Organize your thoughts to get more out of your time. The goal is to think deeply without distraction. Check out highlights from our conversation with Traction Tools Visionary and Founder, Clay Upton, to learn about his personal process and why he believes Clarity Breaks are essential.
Traction Tools: What is your perspective on Clarity Breaks?
Clay: I think a lot of people see Clarity Breaks as an optional add-on to the Entrepreneurial Operating System® — some kind of filler that you do from time to time for an extra boost. But for me as the Visionary of Traction® Tools, I see Clarity Breaks as my primary function. It’s the number one thing that I should be doing, because it’s the thing that allows me to think ON the business rather than IN the business.
In my opinion, the Clarity Break is the most useful tool in the EOS Toolbox™— and the most underutilized. When I talk to people about Clarity Breaks, they give me a strange look. They don’t understand how I could possibly leave the office for six hours every week and get any work done.
In reality, those six hours are the time when I get the most work done. I use this time to figure out where the company has inefficiencies, or where there’s a new opportunity to move into. I would never have that opportunity if I were just in meetings or coaching people all day long.
Traction Tools: Why do you think Clarity Breaks are underutilized?
Clay: It’s amazing to me that people know about Clarity Breaks but don’t do them. Businesses in general would benefit if leaders took the time to sit down and think on a regular basis. I suppose it’s awkward to sit for an hour and just think. It’s hard to sit down and force yourself to think, with no distractions. For some people, it’s intimidating to be with your thoughts.
Traction Tools: How do Clarity Breaks add value to your work?
Clay: For me, the Clarity Break is the most important time of my week. It’s when I’m actually making changes to the system that move the needle. During these times, I come up with new products, new ways to streamline costly processes, or new marketing strategies. The insights that come out of these times help make Traction Tools a more enjoyable place to work.
Traction Tools: What type of conclusions have you drawn?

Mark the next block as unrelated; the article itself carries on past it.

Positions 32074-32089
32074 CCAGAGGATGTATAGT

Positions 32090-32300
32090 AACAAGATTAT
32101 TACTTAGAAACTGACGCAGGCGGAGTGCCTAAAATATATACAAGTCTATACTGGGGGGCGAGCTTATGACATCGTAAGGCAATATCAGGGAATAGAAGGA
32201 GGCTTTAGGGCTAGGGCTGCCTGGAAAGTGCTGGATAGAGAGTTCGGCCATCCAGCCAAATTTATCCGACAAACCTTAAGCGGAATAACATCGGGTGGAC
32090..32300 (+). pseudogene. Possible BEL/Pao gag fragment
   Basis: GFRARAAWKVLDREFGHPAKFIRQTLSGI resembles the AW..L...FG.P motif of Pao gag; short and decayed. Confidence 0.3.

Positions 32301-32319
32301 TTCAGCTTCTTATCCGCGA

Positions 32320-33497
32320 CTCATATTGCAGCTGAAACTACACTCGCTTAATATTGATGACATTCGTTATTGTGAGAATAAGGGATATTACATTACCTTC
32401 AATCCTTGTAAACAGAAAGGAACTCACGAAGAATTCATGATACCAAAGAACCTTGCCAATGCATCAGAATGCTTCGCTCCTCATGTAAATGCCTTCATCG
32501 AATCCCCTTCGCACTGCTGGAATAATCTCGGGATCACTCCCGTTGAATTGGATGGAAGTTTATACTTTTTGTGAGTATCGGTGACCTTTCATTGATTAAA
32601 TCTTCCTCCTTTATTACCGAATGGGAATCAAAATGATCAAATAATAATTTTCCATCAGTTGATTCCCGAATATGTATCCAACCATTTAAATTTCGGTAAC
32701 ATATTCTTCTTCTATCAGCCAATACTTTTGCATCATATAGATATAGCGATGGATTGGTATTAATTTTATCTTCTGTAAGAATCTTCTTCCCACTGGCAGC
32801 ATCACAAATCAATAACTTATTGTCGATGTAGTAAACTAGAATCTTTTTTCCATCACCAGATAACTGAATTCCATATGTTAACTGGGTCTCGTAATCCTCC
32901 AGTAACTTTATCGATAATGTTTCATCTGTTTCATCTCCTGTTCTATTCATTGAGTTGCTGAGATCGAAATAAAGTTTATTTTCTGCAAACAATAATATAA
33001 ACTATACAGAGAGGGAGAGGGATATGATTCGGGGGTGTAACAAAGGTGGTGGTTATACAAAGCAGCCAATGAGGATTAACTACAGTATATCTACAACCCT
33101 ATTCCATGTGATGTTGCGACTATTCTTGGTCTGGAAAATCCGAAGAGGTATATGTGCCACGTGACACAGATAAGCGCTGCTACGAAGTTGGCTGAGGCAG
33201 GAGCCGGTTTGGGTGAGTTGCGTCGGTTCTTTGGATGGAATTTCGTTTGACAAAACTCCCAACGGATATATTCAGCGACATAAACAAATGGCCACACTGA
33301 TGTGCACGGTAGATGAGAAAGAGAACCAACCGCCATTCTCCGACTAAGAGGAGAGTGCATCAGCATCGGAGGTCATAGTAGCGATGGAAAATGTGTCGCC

Clay; Coming out of Clarity Breaks, we’ve made hiring decisions, product decisions, strategic decisions, Accountability Chart decisions, and more. I don’t think I’ve ever come out of a Clarity Break that didn’t affect the way I thought about the business or the way the business operates.
Traction Tools: What is your practice for Clarity Breaks?
Clay: Gino Wickman doesn’t prescribe a specific way to do a Clarity Break. For me, I block out six hours every Friday afternoon. My routine is to leave the office around noon, grab something to eat, and go to a coffee shop for the rest of the day. I take a notebook with me to record my thoughts. I start by listing out in a stream of consciousness all of the topics that pop up in my head.
Traction Tools: How does this help you focus your thoughts?
Clay: Once I get an idea on paper, I don’t have to think about it anymore, because it’s been captured. I can clear my mind of it and move on to the next thing. When all those items are out of my mind and on paper, it creates a mental clarity that allows me to focus on one thing at a time.
I write down everything on my mind – professional or personal – until nothing else is coming up. That’s when I know I’m ready to move on.
Each item on that list is a candidate for something to think about during my Clarity Break. I pick the most important item to think about. The rest of the time, I fill out pages and pages of ideas for addressing that particular issue. It’s kind of like having an IDS™ session on my own.
Traction Tools: And you do this every week?
Clay: Yes. It’s on my schedule every Friday. I give myself no time limits— whether it takes three hours or eight hours. I only work on one issue at a time.
When I find a solution to the issue, I’ll take another 15 minutes to think some more. The brain tends to be lazy with solutions— once it solves a problem, it wants to move on. For me, that’s the indicator that it’s time to spend another 10 to 15 minutes on the issue. I solved it, but usually I can find a better solution. That extra 15 minutes is really something special. You can end up with some really high-quality ideas.
Traction Tools: How do you incorporate Traction Tools with your Clarity Breaks?
The Clarity Break almost always results in an infoshare. The tool I use most frequently is the Text-an-Issue™ in Traction Tools. When I get out of the Clarity Break, I’ll text the issues that come up. Text-an-Issue is incredibly useful because I can immediately capture an issue while it’s still fresh. I just grab my phone and add any issues from my Clarity Break to the next Level 10 Meeting™. I don’t have to worry about remembering the details the next time I’m back at the office.
I also depend on Traction Tools before going into a Clarity Break. I use it to print out an Issues List, a Quarterly Printout, and the company Scorecard. Traction Tools keeps all of this information in a handy location that’s easy to access. As I prepare for my Clarity Break, everything is at my fingertips.
These printed tools are often great starting points for things to think about. I can look over them and ask strategic questions: “Does this metric make sense? Why are we tracking it? Is there a more effective way we can be measuring this outcome?”
Are you doing Clarity Breaks on a regular basis? Schedule your next one today and try using Traction Tools to complement your experience.